“Have you ever felt dizzy when you stand up?” asks the Mail Online. “You could be more at risk of dementia,” the website warns.
Researchers in Holland found a weak link between blood pressure drops on standing and the chances of getting dementia. But whether or not people felt dizzy made no difference to the results.
Our blood circulation is designed to compensate for changes in posture to keep a constant flow of blood throughout the body, no matter what we’re doing.
When we stand up, our heart automatically pumps faster to keep blood pressure up and ensure blood reaches the brain.
As we get older, that system seems to work less well, so people get short periods of lower blood pressure when they stand up, called postural, or orthostatic, hypotension (PH).
PH can cause short periods of dizziness, although many people don’t notice any symptoms.
The study followed 6,204 people in their 60s or 70s for an average of 15 years. It found those who had PH at the start of the study were 15% more likely to get dementia during follow-up.
But this result was on the borderline of statistical significance, so we can’t rule out the possibility that this is a chance finding.
While the results are interesting in helping us understand the possible causes of dementia, they don’t mean that anyone who’s ever felt dizzy on standing is going to get dementia.
Where did the story come from?
The study was carried out by researchers from Erasmus Medical Centre in the Netherlands, and was funded by a range of bodies, including the Netherlands Cardiovascular Research Initiative and Erasmus University.
The Mail’s headline and opening sentences overstate the study’s findings, warning of “devastating implications” for people who have ever felt dizzy on standing – which is probably most of us.
BBC News gives more balanced and informative reporting, quoting one of the study’s authors, who explained that the results should not worry young people with one-off episodes of dizziness on standing.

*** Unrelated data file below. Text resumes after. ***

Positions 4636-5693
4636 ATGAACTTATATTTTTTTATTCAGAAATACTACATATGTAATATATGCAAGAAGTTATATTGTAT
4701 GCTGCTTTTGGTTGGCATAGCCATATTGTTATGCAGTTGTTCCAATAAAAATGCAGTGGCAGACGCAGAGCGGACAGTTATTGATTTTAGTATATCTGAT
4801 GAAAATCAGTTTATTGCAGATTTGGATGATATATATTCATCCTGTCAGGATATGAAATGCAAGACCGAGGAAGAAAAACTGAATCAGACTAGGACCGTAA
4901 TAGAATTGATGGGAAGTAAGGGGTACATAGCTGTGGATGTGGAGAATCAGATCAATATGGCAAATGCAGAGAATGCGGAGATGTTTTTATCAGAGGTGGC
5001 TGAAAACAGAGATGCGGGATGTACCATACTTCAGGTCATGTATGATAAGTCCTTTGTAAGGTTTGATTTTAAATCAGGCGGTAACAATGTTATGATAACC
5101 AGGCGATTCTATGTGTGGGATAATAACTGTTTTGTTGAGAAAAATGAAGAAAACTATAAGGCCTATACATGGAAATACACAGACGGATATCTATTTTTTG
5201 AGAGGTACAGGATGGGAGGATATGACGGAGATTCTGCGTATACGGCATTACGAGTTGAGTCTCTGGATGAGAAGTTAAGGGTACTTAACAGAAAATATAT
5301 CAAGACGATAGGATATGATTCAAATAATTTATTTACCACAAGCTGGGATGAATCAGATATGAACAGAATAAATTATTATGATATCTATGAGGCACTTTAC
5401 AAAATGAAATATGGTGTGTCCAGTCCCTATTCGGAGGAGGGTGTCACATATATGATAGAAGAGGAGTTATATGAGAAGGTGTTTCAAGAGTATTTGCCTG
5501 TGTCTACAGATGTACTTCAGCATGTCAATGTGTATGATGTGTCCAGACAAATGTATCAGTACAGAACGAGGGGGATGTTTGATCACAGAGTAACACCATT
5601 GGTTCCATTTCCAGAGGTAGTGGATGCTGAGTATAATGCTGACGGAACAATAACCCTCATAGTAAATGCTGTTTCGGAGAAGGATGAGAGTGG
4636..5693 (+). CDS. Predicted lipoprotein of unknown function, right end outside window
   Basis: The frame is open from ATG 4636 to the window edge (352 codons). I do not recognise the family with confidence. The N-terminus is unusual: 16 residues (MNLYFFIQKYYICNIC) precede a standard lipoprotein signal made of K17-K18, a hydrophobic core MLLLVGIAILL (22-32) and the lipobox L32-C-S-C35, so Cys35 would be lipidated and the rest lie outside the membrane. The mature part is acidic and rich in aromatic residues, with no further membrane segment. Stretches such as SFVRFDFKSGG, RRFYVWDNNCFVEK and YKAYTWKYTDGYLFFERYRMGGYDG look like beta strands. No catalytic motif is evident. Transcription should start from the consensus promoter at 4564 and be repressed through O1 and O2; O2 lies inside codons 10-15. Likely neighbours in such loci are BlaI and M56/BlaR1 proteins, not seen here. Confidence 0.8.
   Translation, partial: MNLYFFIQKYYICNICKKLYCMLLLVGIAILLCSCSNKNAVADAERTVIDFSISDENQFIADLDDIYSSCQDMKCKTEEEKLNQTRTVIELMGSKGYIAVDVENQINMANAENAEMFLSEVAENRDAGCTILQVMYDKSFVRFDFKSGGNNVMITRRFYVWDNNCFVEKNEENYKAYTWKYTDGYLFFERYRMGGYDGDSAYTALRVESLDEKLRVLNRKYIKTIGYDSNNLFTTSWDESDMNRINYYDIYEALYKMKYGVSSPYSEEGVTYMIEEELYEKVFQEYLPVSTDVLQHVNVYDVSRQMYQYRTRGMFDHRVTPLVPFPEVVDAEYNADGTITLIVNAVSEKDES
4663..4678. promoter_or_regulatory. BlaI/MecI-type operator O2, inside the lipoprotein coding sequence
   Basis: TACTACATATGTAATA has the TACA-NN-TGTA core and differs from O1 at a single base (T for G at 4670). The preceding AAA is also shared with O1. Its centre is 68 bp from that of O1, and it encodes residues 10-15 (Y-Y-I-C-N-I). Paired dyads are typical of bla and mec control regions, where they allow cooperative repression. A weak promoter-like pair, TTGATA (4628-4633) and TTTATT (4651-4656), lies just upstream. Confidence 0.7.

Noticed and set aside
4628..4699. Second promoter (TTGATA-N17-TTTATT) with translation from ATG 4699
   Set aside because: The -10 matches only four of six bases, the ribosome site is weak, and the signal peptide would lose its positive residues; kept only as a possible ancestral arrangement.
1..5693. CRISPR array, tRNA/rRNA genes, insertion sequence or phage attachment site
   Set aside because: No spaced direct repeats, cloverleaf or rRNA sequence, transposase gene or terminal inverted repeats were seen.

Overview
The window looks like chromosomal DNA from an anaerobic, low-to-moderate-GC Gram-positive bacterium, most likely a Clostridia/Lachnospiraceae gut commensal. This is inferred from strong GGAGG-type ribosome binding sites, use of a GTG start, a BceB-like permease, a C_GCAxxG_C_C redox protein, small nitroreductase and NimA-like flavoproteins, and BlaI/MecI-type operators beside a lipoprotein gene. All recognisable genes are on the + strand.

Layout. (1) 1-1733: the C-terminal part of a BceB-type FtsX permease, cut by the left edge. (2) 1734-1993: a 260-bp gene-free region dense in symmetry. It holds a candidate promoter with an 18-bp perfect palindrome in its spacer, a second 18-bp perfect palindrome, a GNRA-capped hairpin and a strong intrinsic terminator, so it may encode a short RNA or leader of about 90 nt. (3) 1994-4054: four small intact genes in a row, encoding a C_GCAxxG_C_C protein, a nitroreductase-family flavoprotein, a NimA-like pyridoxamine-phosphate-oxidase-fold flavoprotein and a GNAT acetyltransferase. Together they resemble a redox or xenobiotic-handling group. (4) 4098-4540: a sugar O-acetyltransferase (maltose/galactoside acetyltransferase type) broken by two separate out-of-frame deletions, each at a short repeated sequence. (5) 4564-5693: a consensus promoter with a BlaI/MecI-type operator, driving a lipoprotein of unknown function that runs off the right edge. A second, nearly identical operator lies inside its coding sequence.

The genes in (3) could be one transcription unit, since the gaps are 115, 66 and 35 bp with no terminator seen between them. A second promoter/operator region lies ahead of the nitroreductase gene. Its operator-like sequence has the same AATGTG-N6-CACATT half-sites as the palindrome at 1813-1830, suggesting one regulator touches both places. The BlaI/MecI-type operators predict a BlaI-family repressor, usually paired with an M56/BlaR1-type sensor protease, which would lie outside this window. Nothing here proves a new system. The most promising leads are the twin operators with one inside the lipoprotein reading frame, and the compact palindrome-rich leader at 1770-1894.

What kind of research was this?
This population-based cohort study followed a large group of people over time. Researchers wanted to see whether people who had postural, or orthostatic, hypotension (PH) at the start of the study were more likely to get dementia.
This type of study can show up links between two things, but can’t prove that one factor (in this case, PH) causes another (dementia).
What did the research involve?
Researchers took a group of older people without dementia (average age 68.5) and measured their blood pressure while lying down, then within one, two and three minutes of standing, to see whether they had PH.
They followed them up until they’d been diagnosed with dementia or died, or until the end of the 24-year study. On average, each person was followed up for 15 years.
The study was part of a bigger ongoing study of people in the Netherlands called the Rotterdam Study. The researchers only looked at data on people who didn’t have dementia at the start of the study and had the relevant medical tests.
Dementia was assessed using validated assessment scales: the Mini-Mental State Examination and the Geriatric Mental State Schedule. The same tests were used at follow-up.
People found to have dementia were further assessed by specialist doctors and diagnosed formally according to standard diagnostic criteria.
The researchers carried out adjustments for a wide range of confounding factors that might contribute to dementia, such as:
They also measured whether people’s heart rate rose as a result of standing up, and asked whether they felt dizzy or unwell.
They carried out sensitivity analyses to check whether other factors, such as people with undiagnosed dementia at the start of the study, could have affected the results.